If you can, imagine the following: you have lived a relatively peaceful life. Your family is comfortably settled without major problems. There are haters, but they have little to no effect on your day to day schedule. Then you are othered and everything you know is about to go out the window.
Nearly 40 years later, Adele’s niece, Maria Altmann, is herself a newlywed. But the city she has known her entire life has turned against her after the Nazi Invasion. Suddenly, her Jewish faith has made her, her family, and her co-religionists outsiders. Forced out of her home and praying that her husband is released from prison, she has two choices. She can stay and hope that this is the worst of it. Or try to get out and save her family’s legacy from abroad.
A literary companion to the 2015 film, Woman in Gold, this book is wonderful. The switch between Adele in 1903 and Maria in the late 1930’s is seamless. Though history tells us that Maria would get out of Europe and eventually reclaim her family’s property, the question of when and how holds the reader until the last page.
History is a funny thing. We try to forget, but it always come back when we least expect it. And sometimes, when our history comes back, it allows us to make peace with the past.
Maria Altmann ( nee Bloch-Bauer) lived a charmed life during her early years. The daughter of an influential and wealthy Jewish Viennese family, she lived comfortably until World War II. Then the Nazis invaded Austria. Maria and her husband barely escaped, leaving everyone and everything they loved behind in Vienna. Among her family’s possessions that was confiscated by the Nazis was the portrait of Maria’s aunt, Adele Bloch- Bauer, painted by famed painter Gustav Klimt.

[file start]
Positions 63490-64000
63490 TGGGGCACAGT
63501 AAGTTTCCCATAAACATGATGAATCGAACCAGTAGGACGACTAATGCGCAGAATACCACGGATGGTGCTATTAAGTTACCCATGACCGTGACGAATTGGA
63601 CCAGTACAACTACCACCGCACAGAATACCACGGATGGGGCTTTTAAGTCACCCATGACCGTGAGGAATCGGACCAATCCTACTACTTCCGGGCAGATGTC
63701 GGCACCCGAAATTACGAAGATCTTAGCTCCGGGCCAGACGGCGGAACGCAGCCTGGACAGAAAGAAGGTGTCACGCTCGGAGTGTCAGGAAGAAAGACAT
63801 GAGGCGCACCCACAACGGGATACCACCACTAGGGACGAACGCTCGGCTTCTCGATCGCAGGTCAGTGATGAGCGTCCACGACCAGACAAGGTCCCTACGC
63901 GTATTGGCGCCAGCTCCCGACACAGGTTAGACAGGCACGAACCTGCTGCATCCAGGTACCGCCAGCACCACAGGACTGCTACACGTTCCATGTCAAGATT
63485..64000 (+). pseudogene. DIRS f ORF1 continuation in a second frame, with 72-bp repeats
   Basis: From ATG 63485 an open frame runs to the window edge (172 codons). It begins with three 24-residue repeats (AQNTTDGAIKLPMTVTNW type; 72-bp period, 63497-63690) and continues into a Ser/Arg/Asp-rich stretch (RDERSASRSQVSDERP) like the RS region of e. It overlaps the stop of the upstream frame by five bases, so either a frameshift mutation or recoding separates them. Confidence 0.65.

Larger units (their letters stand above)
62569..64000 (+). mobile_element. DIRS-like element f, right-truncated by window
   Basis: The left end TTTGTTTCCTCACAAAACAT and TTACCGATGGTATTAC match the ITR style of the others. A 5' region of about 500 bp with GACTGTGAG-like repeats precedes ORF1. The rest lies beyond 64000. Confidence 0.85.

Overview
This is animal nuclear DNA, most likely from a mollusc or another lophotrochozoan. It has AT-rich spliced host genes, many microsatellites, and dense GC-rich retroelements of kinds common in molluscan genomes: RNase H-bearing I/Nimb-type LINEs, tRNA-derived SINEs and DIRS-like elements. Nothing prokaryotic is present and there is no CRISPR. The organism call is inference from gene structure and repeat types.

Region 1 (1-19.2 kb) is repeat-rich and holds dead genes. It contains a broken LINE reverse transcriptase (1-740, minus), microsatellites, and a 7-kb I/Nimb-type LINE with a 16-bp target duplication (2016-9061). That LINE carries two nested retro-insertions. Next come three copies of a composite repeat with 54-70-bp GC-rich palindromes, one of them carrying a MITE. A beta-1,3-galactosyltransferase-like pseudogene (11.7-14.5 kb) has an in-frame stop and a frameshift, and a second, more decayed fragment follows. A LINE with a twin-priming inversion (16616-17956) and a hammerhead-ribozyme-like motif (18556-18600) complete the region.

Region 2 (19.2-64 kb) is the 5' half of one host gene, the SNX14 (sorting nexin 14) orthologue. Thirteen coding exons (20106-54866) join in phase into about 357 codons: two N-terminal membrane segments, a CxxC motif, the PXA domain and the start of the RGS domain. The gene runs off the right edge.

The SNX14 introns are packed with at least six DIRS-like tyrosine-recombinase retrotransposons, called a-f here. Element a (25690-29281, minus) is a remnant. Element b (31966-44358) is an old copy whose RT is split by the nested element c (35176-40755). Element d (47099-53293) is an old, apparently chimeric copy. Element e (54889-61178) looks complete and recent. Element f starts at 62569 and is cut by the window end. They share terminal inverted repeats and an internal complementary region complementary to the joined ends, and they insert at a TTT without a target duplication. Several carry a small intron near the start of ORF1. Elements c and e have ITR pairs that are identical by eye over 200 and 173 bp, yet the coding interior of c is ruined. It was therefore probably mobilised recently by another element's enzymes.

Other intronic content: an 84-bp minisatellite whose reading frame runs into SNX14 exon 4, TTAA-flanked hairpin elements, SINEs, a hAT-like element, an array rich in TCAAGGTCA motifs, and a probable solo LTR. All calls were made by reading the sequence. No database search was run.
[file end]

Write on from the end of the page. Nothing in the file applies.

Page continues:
The new film, Woman In Gold, is the story of Maria’s fight to regain possession of the painting and other works of art that the Nazis confiscated from her family.
The film sees Maria during very different stages of her life. Helen Mirren plays the elderly Maria and Tatiana Maslany plays the younger Maria. Fighting along with Maria is Randol Schoenberg (Ryan Reynolds), a young lawyer whose family has been long connected to Maria’s family.
Helen Mirren, is well, Helen Mirren. She is one of those actresses who never fails to displease an audience. Her Maria is an elderly woman who goes back to Vienna despite the ghosts and the memories that linger. As the younger Maria, Tatiana Maslany proves why she is one of the best young actresses in the business. Ryan Reynolds, in stepping out of his comfort zone to play Randol, a young lawyer who not only comes to understand and appreciate his heritage, but also knows when it’s time to fight the big boys.